Friday, December 19, 2014

The Peruvian Jungle Christmas Cat

by Amanda Forester

It's Christmas time and I'm innocently writing away when my cat, an extra large cat I must add, begins to bat at my hands with his large furry paw.  Miles the cat has decided I have been spending enough time at the keyboard and I must take time to pet him. Now. 

So I give his fuzzy head a scratch and attempt to return to my writing.  Again, the large, furry paw blocks my attempts and demands my attention.  I need to write, so we work out a compromise.  He will let me type, if I write him into the book.  Thus, Miles the cat makes a cameo appearance in Winter Wedding and becomes the unwanted Christmas present from our heroine, Penelope, who has rescued him from the freezing London streets, to the Dowager Duchess of Marchford.  Enjoy!

 
“That done be the largest cat I ever saw,” said one of the grooms, coming in from the cold.

“What are you gonna name it, miss?” asked a footman.

“Miles,” said Penelope without a second thought. “Because there are miles of cat here.”

The kitchen staff laughed and all gathered around the Christmas cat-dog. After a hearty feeding for the cat and some debate over whether Christmas syllabub or wassail punch should be served at dinner, and it being decided to prepare both, Penelope returned upstairs, a large bundle of damp cat in her arms.

Upon reaching the main floor, Penelope found a labyrinth of danger. Somewhere was the dowager, who must be avoided at all costs—a stray cat in her pristine household would be an abhorrence. And somewhere else lurked the duke. To make matters difficult, he had hung a maze of tiny bundles of mistletoe overhead. Not content with simply hanging it in doorways, he had constructed a web of string from which dangerous bundles of mistletoe hung at random intervals.

The real question was, did she want to get caught?

Well, did she? Clearly she had much too much cat in her arms for rational thought. Penelope took a breath and stole softly across the hall to the main stairs, one eye looking for the duke or dowager and the other eye nervously glancing above her. Miles, the enormous cat, chose that inopportune moment to make a rather large meow, which echoed loudly down the hall.

“What was that?” came the voice of the dowager from the sitting room.

“I shall go see,” replied the duke.

Nothing for it but to run. And run she did, except when she got to the stairs, she encountered a difficult problem with her hands full of cat, her wet slippers slick on the marble floor, and a meowing animal who did not appreciate the ride. She stepped on her skirts and went down on the stairs with a bump and a hiss.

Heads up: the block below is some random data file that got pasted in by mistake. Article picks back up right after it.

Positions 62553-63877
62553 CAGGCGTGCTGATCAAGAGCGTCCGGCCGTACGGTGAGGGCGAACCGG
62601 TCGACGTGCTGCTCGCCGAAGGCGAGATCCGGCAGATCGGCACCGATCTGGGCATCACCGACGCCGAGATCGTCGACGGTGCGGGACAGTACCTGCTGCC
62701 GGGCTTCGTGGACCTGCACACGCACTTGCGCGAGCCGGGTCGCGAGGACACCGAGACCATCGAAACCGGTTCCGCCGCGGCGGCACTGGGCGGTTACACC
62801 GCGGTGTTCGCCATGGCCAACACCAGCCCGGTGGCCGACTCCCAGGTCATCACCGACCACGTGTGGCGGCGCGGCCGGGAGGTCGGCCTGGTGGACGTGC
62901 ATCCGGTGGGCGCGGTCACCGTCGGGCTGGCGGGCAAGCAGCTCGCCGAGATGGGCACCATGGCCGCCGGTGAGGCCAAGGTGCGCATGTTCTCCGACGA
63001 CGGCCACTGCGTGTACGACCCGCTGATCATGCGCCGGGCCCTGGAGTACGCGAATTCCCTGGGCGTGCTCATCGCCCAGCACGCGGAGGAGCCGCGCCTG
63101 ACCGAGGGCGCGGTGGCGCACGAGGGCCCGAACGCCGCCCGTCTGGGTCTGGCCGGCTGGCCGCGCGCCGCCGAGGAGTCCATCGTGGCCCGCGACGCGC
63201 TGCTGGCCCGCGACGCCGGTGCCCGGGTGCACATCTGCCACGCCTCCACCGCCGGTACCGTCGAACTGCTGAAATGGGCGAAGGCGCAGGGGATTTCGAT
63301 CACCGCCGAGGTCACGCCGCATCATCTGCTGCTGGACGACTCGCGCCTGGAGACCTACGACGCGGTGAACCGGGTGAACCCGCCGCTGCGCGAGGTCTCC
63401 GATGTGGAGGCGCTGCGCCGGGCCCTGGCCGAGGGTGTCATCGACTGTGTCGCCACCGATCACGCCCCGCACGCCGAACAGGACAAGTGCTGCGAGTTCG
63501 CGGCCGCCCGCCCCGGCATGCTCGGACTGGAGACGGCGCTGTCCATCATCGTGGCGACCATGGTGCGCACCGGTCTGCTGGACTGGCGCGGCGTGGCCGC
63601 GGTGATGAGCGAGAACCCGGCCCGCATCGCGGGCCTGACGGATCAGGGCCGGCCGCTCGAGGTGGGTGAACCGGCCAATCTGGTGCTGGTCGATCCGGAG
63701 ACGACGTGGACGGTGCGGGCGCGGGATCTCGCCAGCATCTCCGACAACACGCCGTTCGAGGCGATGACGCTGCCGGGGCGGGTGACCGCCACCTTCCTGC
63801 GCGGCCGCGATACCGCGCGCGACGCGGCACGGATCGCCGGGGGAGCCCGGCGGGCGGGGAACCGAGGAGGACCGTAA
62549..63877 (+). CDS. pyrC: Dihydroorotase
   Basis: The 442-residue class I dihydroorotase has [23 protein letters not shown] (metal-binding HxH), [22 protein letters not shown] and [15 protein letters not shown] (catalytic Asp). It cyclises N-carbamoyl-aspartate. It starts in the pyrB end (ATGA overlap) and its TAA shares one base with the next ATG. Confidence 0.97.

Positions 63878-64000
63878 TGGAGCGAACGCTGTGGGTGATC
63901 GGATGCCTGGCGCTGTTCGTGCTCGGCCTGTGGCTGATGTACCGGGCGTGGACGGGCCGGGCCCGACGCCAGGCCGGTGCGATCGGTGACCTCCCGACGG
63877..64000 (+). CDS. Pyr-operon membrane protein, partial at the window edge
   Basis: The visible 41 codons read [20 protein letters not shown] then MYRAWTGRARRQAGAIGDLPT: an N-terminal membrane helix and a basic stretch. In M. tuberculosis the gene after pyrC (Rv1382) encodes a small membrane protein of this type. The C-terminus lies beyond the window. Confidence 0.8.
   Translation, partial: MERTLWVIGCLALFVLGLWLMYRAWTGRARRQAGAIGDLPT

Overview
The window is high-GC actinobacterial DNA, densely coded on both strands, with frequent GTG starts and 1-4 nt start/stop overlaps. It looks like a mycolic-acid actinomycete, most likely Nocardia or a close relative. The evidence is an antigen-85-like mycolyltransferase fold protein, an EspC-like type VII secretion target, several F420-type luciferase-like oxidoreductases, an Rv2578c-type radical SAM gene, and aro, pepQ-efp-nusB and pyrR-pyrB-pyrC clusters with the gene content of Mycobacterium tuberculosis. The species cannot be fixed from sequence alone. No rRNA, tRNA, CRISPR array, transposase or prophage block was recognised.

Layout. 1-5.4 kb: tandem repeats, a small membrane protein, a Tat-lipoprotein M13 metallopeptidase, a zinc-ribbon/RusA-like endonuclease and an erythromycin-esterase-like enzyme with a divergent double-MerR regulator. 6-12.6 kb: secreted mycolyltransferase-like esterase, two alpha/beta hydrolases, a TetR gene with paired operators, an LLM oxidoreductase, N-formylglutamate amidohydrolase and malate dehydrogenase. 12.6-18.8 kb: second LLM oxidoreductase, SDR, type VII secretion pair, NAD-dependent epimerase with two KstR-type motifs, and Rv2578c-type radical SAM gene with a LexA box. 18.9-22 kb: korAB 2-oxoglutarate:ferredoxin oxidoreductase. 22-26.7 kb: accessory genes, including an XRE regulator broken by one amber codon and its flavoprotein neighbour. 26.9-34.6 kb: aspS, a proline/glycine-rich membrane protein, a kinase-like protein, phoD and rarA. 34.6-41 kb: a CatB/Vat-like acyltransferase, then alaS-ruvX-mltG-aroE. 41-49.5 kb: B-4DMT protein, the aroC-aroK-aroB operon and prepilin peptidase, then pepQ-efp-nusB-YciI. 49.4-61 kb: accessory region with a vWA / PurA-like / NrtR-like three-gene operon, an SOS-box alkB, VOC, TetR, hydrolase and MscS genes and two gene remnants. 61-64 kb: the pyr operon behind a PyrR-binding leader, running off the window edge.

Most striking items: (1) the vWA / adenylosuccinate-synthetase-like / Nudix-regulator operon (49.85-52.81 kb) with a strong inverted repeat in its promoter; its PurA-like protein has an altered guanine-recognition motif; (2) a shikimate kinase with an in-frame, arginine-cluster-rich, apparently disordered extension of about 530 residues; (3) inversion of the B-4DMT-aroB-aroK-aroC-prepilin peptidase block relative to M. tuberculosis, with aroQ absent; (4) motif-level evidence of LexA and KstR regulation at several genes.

“What the blazes…” Marchford stood above her. “Is that a dog?”

“No, actually,” said Penelope, trying to untangle her foot from the hem of her skirt. “It is a cat.”

“A what?” The dowager walked up and poked the damp creature with her cane before Penelope could pick it up again. Miles growled, looking more disreputable than ever.

Marchford glanced between the dowager and Penelope, his eyes narrowing. Penelope sighed. So much for her Christmas cat. She was certain she would be told to remove the beast, but the dowager just then noticed the web of mistletoe above her head.

“My stars and garters, what have you done?” exclaimed the dowager.

“I have mistletoed the house,” said Marchford defiantly. “I have decided that if I choose to decorate my home like a tradesman, I shall do it to distinction.”

“You have decided what?” the dowager’s voice was like ice.

“Too bad you have seen your Christmas present early,” said Marchford swiftly changing the subject.

“My present?” asked the dowager, slightly mollified, looking back at him and Penelope and the monstrosity in her arms in a distracted way.

“Yes, your present,” said Penelope. She had no idea where Marchford was going with this, but she took his lead.

“The extremely rare Peruvian jungle house cat,” said Marchford.

“The Peruvian jungle house what?” The dowager rapped her cane on the marble floor in irritation.

“The jungle house cat, from deepest Peru,” said Penelope. For all she knew it could be from Peru.

“That is a dog,” dismissed the dowager.

Miles, the Peruvian jungle house cat, meowed in complaint.

“Is that really a cat? I don’t want that thing,” exclaimed the dowager.

“I can keep it until later,” suggested Penelope.

“You can send that Peruvian beast back to—”

“Oh look, mistletoe!” declared Marchford. Penelope almost jumped into his arms, but Marchford turned and kissed his grandmother on the cheek.

Penelope took the clue, picked up her skirts and ran up the stairs. “Merry Christmas to all!” she called as she fled.

Merry Christmas from the myself and Miles the Peruvian Jungle House Cat.  May you all have a blessed holiday.

What is the most unexpected, unique, "Peruvian jungle house cat" present you have ever received?

5 comments:

  1. What a cute cat! I bought the cats (and me) a new litterbox. How's that for unique?

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    1. Wow - nothing more festive than a new kitty outhouse! Crazy goings on in the Galen household! Hope you have a very Merry Christmas! :)

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  2. I have to laugh at Miles' face! It looks like he's cat-cussing you, if cats do such a thing. Too cute.

    Congratulations on the new book! It looks just perfect for Christmas reading.

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    1. Oh yeah, that boy does know how to cuss you out in his superior cat language. Must have worked though since he managed to get himself written into the story! Have a great holiday season!

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  3. Great scene, cats can certainly make their opinions known, can't they? I love that Miles showed the benefits of persistence, lol.

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